Why the Mastercard CEO Didn’t Take the Company Jet After 9/11 Racism
By Jatinder Singh, Associate Partner, Lighthouse International
As world-renowned psychiatrist M. Scott Peck once said, “Life is difficult”.
Ajay Banga - CEO of credit card giant, Mastercard has certainly had his fair share of difficult situations and he provides a powerful example of how a leader should deal with them.
Stop Worrying What People Think
In this video, Mr Banga who wears a turban as part of the Sikh religion, discusses how he dealt with the challenges of looking different to most top CEOs:
“Get comfortable in your skin and have confidence in yourself as compared to worrying about what the other person is thinking about you.”
He recalls some of the abuse he received from the American public after 9/11 when he was living in New York and how he refused to hide from this. Instead he discusses how this turned into an opportunity with his boss and why he didn’t take the easy way out…
What Can We Learn From Ajay Banga?
Legends know that they will come up against obstacles and adversity. What makes them legends is their attitude to these challenges.
Ajay’s attitude to his challenges is a great example of choosing to respond to a situation that was clearly unfair. How many people would have taken the car and used the company jet when faced with verbal abuse on the street? Many would have completely understood if he chose this option.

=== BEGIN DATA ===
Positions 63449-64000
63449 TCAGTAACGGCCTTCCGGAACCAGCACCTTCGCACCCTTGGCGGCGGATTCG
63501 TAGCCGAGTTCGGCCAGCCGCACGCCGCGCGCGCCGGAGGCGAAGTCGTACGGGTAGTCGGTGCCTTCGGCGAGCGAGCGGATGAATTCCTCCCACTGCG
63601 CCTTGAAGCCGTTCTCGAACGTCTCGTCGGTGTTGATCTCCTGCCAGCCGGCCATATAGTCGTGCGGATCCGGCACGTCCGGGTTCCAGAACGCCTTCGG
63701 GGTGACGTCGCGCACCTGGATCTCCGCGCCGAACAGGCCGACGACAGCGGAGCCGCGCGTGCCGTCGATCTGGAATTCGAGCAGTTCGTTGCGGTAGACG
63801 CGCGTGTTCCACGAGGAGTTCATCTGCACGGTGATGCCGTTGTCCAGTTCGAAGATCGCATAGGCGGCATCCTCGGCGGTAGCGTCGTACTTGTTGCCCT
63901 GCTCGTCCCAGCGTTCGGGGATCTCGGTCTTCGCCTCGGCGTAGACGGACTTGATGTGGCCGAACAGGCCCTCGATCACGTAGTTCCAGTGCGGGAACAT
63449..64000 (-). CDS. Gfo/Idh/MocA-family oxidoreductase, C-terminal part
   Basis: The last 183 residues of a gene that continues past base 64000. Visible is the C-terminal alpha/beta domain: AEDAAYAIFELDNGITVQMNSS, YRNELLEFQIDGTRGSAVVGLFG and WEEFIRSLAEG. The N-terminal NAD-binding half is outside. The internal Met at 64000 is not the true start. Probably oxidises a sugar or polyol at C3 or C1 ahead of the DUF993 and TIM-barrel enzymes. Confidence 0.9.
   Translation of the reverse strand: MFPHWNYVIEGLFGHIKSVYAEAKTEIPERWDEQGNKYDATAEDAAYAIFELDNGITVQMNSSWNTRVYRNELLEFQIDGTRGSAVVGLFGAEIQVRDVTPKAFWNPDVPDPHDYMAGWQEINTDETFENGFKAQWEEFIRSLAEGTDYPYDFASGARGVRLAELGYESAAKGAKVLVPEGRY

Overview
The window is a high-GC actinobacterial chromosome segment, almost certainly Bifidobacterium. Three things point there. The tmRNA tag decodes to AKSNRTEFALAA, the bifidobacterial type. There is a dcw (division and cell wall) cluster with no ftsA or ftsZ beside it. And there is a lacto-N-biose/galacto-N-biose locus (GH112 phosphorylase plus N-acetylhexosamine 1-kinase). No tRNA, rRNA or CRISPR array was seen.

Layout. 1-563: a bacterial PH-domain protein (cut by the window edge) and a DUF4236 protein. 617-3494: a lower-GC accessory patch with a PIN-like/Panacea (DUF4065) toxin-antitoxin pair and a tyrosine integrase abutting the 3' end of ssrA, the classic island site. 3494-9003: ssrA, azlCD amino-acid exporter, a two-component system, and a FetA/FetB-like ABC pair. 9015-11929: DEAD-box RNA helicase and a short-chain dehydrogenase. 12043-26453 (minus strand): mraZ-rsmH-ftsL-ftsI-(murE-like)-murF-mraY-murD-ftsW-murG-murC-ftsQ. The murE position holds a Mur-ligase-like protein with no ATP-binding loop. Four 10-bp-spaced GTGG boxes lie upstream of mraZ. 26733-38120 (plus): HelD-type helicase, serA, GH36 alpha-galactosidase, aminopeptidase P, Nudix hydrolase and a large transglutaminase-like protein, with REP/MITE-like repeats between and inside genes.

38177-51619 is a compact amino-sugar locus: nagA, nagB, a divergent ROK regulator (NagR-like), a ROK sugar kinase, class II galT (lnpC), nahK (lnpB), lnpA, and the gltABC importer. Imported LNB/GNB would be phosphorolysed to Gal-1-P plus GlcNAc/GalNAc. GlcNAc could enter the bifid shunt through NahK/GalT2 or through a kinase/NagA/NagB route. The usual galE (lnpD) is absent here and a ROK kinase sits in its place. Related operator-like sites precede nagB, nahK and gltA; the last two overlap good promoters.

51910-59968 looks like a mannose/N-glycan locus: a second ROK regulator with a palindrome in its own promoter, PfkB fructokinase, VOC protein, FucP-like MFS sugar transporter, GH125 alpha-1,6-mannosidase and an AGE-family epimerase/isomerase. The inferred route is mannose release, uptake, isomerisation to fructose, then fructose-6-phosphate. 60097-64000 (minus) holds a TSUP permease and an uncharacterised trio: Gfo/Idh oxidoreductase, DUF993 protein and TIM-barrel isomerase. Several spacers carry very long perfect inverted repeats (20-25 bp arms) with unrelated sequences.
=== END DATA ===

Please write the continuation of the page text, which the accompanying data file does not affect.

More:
Instead, Ajay knew that he would be hiding from the problem, which never solves anything. He was comfortable with who he was and he provides a great example of the principle of choosing how to respond to a situation rather than reacting based on fear or past experiences. When we react to something, we rarely choose the best option, something that legends need to be able to do!
I am passionate about fulfilling my potential in life and helping others to do the same, so that we can all make a difference to society. I’ve learnt that fulfilment comes from pursuing a goal that is greater than my own ambitions and having a real purpose.
I originally qualified as a Chartered Accountant but it was helping people through entrepreneurship and career development, rather than doing the numbers when I really came started to enjoy myself. I have found that we aren’t taught as youngsters how to deal with challenging life situations and so there are many people that on the “outside” are fine, but “inside” really struggle.